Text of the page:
Legislative Assembly for the ACT: 1998 Week 1 Hansard (29 April) . . Page.. 137 ..
MS TUCKER (12.14), in reply: Thank you, all members, for your support. A couple of interesting points have arisen. Mr Humphries talked about use of water by industry being relative to industry's economic performance. The other question is the sustainability of practices. I note that the 1991 Victorian State of the Environment Report estimated that 30 per cent of the State's irrigated land was salinised. It is really a joke that this is something that we want to argue for. If people are arguing for that, it has to be strongly pointed out that this is not a sustainable form of agriculture, that we are suffering the effects of irrigation and that we need to look at different ways to use the land in this country. It is an important issue that needs serious debate.
Mr Berry was concerned that we might look silly not understanding the repercussions of the sort of request that my motion calls for. With all due respect, I have done a lot of work on it - and I think the Government has, by the look of it - and these are not unresearched claims. The recommendation to increase flow to at least 28 per cent of the original flow, with the possibility of an extra 10 to 15 per cent, has come from scientists. I would definitely like to be part of the development of the Government's submission. I want to urge you, though, to put very strong focus on the Snowy, because I believe we have to see ourselves as part of this region. We would like to see our neighbours do that, so we need to advocate for them as well on this issue.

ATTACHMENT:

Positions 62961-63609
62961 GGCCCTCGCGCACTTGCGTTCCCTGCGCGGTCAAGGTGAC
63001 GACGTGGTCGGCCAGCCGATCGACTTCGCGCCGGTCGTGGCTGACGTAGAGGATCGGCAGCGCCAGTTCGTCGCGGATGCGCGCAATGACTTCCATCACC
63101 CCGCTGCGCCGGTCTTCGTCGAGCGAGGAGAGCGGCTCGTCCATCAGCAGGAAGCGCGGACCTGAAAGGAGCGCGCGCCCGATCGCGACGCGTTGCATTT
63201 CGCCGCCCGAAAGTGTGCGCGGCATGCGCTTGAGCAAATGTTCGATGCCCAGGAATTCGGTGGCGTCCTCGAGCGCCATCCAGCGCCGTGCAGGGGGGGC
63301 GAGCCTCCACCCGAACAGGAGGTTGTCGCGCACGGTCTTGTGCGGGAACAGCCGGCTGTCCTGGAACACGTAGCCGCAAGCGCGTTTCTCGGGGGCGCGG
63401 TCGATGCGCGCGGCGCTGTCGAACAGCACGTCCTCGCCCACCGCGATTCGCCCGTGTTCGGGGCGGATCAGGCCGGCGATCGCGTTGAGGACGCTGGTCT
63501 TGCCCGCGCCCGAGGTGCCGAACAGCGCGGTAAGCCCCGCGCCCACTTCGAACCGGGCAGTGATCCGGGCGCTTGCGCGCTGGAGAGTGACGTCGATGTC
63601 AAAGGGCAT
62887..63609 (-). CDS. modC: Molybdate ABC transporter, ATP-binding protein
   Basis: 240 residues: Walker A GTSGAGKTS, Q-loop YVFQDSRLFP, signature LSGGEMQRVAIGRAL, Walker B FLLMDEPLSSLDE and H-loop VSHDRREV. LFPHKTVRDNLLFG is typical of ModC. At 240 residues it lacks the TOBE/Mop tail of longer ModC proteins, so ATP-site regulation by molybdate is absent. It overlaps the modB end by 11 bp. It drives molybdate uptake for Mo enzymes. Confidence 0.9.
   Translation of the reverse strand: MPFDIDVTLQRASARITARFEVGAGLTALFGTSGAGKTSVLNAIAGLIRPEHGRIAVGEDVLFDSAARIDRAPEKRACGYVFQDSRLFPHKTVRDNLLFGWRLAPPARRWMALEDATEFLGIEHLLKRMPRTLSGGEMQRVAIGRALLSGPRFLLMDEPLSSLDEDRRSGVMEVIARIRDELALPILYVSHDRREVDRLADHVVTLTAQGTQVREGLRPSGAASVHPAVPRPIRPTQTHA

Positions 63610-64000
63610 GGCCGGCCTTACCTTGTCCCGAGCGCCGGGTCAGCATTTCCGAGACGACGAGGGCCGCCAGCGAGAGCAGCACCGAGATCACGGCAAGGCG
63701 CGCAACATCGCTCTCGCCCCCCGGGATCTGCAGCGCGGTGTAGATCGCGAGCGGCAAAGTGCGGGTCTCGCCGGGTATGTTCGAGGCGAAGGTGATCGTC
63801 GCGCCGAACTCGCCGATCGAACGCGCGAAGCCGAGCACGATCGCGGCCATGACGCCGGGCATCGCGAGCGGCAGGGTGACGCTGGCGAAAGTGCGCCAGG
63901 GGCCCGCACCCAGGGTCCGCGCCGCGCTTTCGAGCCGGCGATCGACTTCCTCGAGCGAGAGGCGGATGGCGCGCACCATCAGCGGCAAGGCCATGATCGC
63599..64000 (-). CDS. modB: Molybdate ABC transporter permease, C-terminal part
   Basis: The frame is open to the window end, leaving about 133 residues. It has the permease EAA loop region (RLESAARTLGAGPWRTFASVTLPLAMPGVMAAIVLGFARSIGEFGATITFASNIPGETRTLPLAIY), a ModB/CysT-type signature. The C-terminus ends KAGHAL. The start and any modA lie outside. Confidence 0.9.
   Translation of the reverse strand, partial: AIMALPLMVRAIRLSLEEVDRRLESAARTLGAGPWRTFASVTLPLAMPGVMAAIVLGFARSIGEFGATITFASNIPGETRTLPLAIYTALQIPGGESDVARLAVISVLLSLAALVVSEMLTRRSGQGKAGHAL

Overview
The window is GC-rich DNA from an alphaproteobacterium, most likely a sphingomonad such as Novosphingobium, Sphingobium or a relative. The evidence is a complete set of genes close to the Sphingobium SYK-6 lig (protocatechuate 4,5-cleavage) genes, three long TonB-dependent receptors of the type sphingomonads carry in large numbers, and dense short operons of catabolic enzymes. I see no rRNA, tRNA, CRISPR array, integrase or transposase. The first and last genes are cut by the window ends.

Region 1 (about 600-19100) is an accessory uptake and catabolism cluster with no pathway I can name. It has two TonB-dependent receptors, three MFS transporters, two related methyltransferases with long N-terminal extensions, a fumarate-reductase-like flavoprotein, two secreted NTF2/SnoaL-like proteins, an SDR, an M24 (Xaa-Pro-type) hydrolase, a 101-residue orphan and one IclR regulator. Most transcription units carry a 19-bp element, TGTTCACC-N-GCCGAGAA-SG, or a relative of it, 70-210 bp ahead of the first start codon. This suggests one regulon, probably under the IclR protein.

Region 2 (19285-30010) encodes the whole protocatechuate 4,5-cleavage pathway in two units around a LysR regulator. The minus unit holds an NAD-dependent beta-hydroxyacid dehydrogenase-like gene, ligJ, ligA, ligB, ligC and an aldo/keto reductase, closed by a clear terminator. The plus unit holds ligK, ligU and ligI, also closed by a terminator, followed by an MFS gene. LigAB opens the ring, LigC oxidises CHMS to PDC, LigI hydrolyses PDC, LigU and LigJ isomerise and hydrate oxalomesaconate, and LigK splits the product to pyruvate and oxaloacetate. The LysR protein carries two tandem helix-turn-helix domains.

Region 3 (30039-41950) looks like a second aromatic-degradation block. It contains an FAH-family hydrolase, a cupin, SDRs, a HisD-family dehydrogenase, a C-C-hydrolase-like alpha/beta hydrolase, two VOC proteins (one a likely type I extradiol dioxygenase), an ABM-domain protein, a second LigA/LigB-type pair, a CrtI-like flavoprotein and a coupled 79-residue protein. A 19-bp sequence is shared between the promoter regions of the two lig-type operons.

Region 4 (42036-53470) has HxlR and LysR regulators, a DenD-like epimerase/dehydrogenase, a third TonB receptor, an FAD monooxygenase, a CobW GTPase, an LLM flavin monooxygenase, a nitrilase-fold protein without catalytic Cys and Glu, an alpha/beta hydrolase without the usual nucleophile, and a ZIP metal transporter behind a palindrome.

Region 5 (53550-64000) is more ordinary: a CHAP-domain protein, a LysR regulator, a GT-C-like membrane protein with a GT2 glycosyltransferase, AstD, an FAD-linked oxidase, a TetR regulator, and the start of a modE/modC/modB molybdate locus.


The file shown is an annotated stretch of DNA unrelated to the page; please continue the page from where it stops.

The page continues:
Mr Berry was concerned about hydro-electricity. He was sounding like an opponent of this proposal. I had a few responses to anyone who might oppose the proposal. It came from the shadow Minister for the environment. That is an obvious retort that people can make and there is an obvious response to that. You cannot use those kinds of arguments if we do not put energy into looking at other forms of energy. That is the argument being used around the world to try to dam areas, with huge repercussions for people and the environment. There are also very interesting questions of greenhouse gas emissions coming from damming because of the rotting down of material. While that would not happen with the Snowy now, it is not an argument that holds a lot of water - excuse the pun - when we are talking about dams and energy and how clean energy is.
I would like to be involved with the submission. The Labor Party obviously would too. It would be great if we could agree and be quite strong about the flow increase we want. You could then say that this was the unanimous view of this Assembly.
MR SMYTH (Minister for Urban Services) (12.18): Mr Speaker, I seek leave to make an additional remark.
MR SMYTH: It is in regard to Mr Hargreaves's inquiries about the dilemma for the Gudgenby. It is not a well river, simply because of the drought. I am told that no water is taken from the Gudgenby for agricultural purposes. Until we get significant rain that gives us run-off into the river system, there is not a great deal any of us can do for the Gudgenby.
Question resolved in the affirmative.